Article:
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Mechanisms where by fats modulate cytokine production by immune cells. - AN0214

Current health proposals recommend substantial changes in the quantity and type of fat consumed by the population of the UK. Fats modulate cell mediated aspects of immune function. Recent studies show that fish oils moduate production of key cytokines, such as interleukin (IL1) and tumour necrosis factor (TNF), which influence immune function and inflammatory processes. The present proposal will extend these observations and study how fats with widely differing n3 and n6 poly-unsaturated fatty acid contents influence IL1, interleukin 6 and TNF production by macrophages. The cellular and molecular mechanisms by which the modulatory effects of fats act will be studied and will include measurement of membrane fluidity, ligand binding, G protein activity and eicosanoid production.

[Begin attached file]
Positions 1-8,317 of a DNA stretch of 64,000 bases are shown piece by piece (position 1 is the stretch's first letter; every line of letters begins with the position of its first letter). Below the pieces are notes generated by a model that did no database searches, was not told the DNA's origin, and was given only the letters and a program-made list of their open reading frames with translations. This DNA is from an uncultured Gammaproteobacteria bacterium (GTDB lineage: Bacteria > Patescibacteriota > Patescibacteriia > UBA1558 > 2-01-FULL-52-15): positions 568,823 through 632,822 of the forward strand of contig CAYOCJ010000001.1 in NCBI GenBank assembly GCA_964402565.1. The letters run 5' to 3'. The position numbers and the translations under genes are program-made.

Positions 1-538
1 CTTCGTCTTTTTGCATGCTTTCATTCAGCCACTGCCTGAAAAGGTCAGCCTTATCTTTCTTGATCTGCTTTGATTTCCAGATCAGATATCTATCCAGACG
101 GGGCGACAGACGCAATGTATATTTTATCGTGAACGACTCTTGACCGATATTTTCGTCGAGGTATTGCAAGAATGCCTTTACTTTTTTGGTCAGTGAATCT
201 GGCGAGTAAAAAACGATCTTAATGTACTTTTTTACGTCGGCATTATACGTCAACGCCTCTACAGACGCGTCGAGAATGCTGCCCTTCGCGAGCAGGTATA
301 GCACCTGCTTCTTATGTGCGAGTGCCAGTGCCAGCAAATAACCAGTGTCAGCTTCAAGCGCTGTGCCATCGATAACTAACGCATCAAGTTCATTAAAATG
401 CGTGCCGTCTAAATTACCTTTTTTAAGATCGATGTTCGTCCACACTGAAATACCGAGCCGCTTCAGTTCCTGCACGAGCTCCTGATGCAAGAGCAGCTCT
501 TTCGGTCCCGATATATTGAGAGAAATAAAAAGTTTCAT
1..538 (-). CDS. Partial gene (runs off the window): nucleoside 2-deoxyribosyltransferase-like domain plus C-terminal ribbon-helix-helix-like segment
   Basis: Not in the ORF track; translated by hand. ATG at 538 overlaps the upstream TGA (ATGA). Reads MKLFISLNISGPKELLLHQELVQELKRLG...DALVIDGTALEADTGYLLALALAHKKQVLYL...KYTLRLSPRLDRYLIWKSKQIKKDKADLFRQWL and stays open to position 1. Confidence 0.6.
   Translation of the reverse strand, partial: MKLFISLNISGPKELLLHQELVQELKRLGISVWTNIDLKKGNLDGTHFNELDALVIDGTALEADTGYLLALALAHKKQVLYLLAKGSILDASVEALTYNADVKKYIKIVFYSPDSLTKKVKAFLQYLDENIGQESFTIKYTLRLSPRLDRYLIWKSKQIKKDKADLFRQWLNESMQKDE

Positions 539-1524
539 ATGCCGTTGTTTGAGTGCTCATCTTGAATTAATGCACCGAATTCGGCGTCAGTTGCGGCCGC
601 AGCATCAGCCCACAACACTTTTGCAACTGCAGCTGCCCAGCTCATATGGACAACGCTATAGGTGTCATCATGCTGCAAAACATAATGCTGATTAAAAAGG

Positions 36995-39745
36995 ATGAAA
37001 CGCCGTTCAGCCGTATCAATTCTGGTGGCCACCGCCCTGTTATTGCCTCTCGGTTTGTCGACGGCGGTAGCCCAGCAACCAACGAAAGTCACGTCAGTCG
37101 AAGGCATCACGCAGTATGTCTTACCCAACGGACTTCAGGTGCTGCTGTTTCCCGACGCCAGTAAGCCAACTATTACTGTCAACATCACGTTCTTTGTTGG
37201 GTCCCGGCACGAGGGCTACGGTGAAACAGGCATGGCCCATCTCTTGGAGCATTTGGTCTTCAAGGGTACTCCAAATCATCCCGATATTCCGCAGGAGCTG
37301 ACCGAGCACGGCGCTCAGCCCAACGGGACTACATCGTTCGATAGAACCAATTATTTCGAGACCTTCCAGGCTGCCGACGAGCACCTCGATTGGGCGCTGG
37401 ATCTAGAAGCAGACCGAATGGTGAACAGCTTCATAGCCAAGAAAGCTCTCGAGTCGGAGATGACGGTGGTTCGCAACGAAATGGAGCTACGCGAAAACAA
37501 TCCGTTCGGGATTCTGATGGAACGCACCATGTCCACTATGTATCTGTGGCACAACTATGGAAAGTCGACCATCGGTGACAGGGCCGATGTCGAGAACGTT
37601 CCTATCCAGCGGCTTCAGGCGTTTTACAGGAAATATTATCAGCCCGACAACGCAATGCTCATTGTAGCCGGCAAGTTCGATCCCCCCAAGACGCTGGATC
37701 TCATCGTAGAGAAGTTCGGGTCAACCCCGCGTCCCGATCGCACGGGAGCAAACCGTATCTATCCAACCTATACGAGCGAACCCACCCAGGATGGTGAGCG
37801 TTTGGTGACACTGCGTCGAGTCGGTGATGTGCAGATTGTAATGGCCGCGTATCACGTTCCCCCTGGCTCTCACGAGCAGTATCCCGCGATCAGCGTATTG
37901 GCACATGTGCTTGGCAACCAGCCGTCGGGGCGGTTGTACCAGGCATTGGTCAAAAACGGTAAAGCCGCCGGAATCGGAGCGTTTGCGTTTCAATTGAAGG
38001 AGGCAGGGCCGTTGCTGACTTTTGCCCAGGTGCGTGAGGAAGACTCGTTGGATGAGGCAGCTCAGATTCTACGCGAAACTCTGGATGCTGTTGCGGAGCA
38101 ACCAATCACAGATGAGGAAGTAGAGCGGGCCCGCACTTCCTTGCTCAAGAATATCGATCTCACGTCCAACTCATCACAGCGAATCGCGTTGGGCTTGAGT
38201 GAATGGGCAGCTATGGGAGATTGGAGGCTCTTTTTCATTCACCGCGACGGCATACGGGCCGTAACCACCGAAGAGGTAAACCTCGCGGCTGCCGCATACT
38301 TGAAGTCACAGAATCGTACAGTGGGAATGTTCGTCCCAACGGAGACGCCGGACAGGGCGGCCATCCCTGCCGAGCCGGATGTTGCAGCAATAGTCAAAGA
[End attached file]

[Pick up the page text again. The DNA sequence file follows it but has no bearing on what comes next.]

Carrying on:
1. To determine whether the modulatory effects of fish oil on interleukin 1 and tumour mecosis factor production during inflammation, extend to other fats typical of human diets. 2. To determine whether interleukin 6 production from immune cells following inflammatory stimuli is influenced by dietary fats. 3. To determine the mechanisms by which fats modify production of the cytokines.
Time-Scale and Cost
From: 1992

To: 1995

Cost: £118,604
Contractor / Funded Organisations
University - Southampton